To people immersed in the world of video games, some things read as a given. You only play Halo titles on Xbox consoles. You only play Uncharted games on Sony hardware. PCs are yet another planet; there are worlds of exclusives that simply never meet. And yet today, it seems some streams will cross.
Ah, September: time for the kids to head back to school, the air to get a little crisper, and the tech companies to get all their stuff launched so folks can plan to get it before the many-months-long Holiday cycle hits in earnest. And reports say that Sony’s planning not just one but two new PlayStation models for store shelves this year as days shorten.
It’s not often that we see a perfect crime ouroboros, but when we do, it just feels like some kind of cosmic joke. To wit: two people were arrested this week for trying to sell stolen video game consoles and some other stuff back to the guy they’re accused of stealing them from. [More]
In an effort to cut a slice out of the mobile gaming market, Sony says it’s planning to create a new division of the company devoted to making PlayStation games that can be played on iOS and Android devices. [More]
Live sports — the supposed killer app that keeps people subscribing to cable when otherwise they might cut the cord — is, well, going cordless. Disney today announced a deal with Sony that will bring all of their programming, including ESPN, to a streaming service near you. At least, if you live in the right area.
After spending more than year referring to its virtual reality headset with the over-the-top working title Project Morpheus, Sony finally revealed the true identity of its immersive accessory, and it’s a bit of a letdown: PlayStation VR. [More]
It’s E3 time: the annual video game conference — still, barely nominally, a trade show — is taking place this week in Los Angeles, drawing developers, publishers, and media from around the world to gawk at titles large and small. From Facebook games to Fallout, everything is on display… including the long history of the contentious, adversarial relationship between the companies that make the games and the consumers who play them. [More]
Nostalgia is all well and good, but it won’t change that dust-coated Nintendo you’ve had sitting around into anything useful. GameStop, on the other hand, says it wants to do just that with the pilot of a new “retro” consoles, games and accessories trade-in program in two cities starting April 25.
For months now Sony has left the pricing details of its PlayStation Vue streaming television service up to our wandering imaginations. Now the company has all but confirmed previous reports that the service would cost a pretty penny, while announcing its availability in certain areas of the country starting today. [More]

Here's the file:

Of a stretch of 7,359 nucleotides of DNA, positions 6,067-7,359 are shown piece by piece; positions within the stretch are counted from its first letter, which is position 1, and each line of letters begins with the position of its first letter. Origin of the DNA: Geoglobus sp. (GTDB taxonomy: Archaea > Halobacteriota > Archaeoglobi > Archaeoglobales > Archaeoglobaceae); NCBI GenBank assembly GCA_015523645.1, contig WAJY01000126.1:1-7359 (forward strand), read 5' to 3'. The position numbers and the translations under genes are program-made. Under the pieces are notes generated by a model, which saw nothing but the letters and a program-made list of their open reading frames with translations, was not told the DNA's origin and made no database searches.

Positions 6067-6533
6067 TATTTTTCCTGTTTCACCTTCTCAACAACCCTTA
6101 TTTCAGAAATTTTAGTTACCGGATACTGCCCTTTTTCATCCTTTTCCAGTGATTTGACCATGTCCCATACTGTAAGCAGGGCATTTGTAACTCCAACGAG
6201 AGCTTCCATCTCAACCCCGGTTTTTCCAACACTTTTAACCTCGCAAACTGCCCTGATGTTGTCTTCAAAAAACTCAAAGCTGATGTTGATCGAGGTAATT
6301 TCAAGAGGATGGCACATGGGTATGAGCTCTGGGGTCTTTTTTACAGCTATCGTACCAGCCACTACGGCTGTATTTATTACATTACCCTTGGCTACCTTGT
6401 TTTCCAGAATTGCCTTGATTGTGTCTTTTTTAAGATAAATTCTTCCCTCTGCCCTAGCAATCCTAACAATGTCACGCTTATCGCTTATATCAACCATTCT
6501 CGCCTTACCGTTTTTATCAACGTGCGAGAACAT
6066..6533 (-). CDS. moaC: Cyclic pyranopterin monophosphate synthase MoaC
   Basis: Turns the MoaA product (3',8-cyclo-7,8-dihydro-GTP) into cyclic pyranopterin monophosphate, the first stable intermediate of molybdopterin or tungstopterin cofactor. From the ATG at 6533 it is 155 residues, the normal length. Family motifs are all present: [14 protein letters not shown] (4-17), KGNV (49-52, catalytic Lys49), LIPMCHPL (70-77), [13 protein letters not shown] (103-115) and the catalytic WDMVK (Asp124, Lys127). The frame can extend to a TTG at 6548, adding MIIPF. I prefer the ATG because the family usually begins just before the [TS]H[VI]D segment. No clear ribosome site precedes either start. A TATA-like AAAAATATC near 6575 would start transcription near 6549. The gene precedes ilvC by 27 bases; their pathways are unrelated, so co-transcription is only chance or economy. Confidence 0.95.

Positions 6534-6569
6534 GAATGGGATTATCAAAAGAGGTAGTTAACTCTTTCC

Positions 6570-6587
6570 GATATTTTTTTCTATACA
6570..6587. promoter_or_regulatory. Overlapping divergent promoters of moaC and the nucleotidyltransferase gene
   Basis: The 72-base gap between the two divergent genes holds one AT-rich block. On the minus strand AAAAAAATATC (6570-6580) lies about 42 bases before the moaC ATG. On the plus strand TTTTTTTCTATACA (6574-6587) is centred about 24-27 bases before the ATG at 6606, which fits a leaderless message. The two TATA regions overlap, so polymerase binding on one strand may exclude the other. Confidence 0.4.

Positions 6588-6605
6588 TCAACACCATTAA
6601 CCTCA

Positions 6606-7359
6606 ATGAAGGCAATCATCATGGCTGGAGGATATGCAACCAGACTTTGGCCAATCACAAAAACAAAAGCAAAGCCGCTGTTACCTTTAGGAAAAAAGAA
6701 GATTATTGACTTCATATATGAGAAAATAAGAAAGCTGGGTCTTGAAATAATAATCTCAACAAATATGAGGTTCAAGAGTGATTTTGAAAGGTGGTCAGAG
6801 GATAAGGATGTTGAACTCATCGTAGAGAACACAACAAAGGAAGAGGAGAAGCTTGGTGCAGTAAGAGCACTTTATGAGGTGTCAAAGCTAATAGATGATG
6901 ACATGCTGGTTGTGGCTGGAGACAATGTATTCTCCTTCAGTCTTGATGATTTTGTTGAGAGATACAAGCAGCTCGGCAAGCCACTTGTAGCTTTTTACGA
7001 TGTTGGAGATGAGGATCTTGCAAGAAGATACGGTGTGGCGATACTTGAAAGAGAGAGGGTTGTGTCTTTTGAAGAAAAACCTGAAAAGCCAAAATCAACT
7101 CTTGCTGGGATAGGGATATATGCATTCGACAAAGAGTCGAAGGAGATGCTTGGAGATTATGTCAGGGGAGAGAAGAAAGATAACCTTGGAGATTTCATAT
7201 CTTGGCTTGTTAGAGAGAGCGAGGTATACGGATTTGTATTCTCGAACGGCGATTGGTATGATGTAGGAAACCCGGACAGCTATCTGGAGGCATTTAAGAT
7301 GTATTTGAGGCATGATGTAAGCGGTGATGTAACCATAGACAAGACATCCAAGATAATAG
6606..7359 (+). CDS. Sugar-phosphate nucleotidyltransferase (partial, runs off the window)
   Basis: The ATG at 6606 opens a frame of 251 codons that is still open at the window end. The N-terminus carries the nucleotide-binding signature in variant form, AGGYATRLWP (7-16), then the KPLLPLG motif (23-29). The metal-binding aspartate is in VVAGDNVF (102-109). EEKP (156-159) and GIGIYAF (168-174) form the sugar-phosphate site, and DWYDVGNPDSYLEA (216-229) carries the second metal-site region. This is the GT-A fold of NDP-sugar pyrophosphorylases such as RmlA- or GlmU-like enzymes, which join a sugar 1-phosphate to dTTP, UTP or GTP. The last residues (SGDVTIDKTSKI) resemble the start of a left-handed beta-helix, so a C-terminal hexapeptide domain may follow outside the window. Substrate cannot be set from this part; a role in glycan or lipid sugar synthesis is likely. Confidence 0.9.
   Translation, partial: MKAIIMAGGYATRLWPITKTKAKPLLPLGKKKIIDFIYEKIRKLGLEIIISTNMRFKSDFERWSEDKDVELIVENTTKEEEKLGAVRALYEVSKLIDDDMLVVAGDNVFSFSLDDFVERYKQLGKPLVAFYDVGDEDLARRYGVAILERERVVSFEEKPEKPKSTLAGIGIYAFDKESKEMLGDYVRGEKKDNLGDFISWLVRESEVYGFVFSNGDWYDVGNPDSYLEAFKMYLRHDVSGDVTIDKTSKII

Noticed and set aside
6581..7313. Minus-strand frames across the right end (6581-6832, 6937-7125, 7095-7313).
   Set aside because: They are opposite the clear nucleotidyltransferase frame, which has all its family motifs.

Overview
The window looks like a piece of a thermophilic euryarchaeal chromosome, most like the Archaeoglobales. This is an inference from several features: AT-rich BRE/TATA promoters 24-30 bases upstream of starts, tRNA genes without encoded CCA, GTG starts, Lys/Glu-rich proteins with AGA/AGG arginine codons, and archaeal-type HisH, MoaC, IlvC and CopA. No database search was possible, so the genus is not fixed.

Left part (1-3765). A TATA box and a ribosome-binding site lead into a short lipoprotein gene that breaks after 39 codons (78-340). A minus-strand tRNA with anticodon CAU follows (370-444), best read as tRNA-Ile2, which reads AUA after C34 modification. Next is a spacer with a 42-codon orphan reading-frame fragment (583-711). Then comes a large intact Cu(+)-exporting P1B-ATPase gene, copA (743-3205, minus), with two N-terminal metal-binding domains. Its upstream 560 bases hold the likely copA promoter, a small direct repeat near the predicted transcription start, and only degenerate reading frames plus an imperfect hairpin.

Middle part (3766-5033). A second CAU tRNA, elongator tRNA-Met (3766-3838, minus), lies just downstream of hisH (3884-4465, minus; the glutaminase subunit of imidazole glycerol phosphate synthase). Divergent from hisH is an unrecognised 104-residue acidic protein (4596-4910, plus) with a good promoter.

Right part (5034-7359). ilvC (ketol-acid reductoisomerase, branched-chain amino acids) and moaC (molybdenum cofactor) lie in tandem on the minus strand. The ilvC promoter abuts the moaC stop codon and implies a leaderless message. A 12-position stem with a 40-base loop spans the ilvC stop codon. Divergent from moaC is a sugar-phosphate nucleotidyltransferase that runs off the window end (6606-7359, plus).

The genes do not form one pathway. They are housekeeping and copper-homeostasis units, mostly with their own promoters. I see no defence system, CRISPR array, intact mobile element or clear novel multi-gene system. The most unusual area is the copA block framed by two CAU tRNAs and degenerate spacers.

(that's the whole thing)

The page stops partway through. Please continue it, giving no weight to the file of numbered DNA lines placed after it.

If at first you don’t succeed, try again using someone else’s system: Sony is pulling the plug on its current streaming music offering, Music Unlimited, and hitching its wagon to Spotify’s star with a new partnership for PlayStation.
While GameStop brazenly believes it can weather competition in the used game business from bigger retail competition like Walmart, the company faces a more deadly foe in a future marketplace where most games are downloaded. Currently, there are no industry-supported methods for reselling digital games, but GameStop says it will have to happen — not just for its bottom line, but so that game publishers can continue charging top dollar. [More]
If you have a Sony PlayStation, you’re no doubt aware that the PlayStation Network went down for several days during the Christmas holiday and is still apparently experiencing problems. While the company isn’t yet offering any free stuff or reimbursing PlayStation Plus members for the downtime, it is extending a pair of sales in response to the incident. [More]
When Sony launched its handheld PlayStation Vita device nearly three years ago, ads promised that the Vita would include “game changing” technology, like the ability to play games stored remotely on PlayStation 3 consoles, or that you could save a game on your PS 3 and use your Vita to pick up where you left off, or that you could use the 3G version of the Vita to access a library of multiplayer games anywhere with a data connection. The Vita never quite lived up to this early hype, which is why — as part of a settlement with the Federal Trade Commission — Sony will issue partial refunds to early adopters of the device. [More]
Sony has finally provided some concrete details on its much anticipated streaming TV service, including a name, an expected launch window, and some info about its channel lineup, but the company still isn’t saying how much it’s going to charge. [More]
The newest, fastest, shiniest, next generation of video game consoles — Microsoft’s Xbox One and Sony’s PlayStation 4 — launched to great fanfare last fall. They are both generally well-received and have sold in respectable numbers. Both companies have declared success, and not without reason. And yet, in spite of all the indicators of a thriving console business, this is almost certainly the last generation of set-top video game consoles we will ever see. [More]
Sony made a couple of interesting announcements at their annual E3 press conference last night. One was for a streaming program and one was for a device — but both point toward a future that takes the PlayStation out of “PlayStation games” altogether.
Still got that Playstation Portable, aka the PSP? Clutch it tight if you treasure it, folks, because Sony says it won’t be making anymore. Instead, it’s focusing on the PSP’s successor to the mobile gaming throne, the Vita. [More]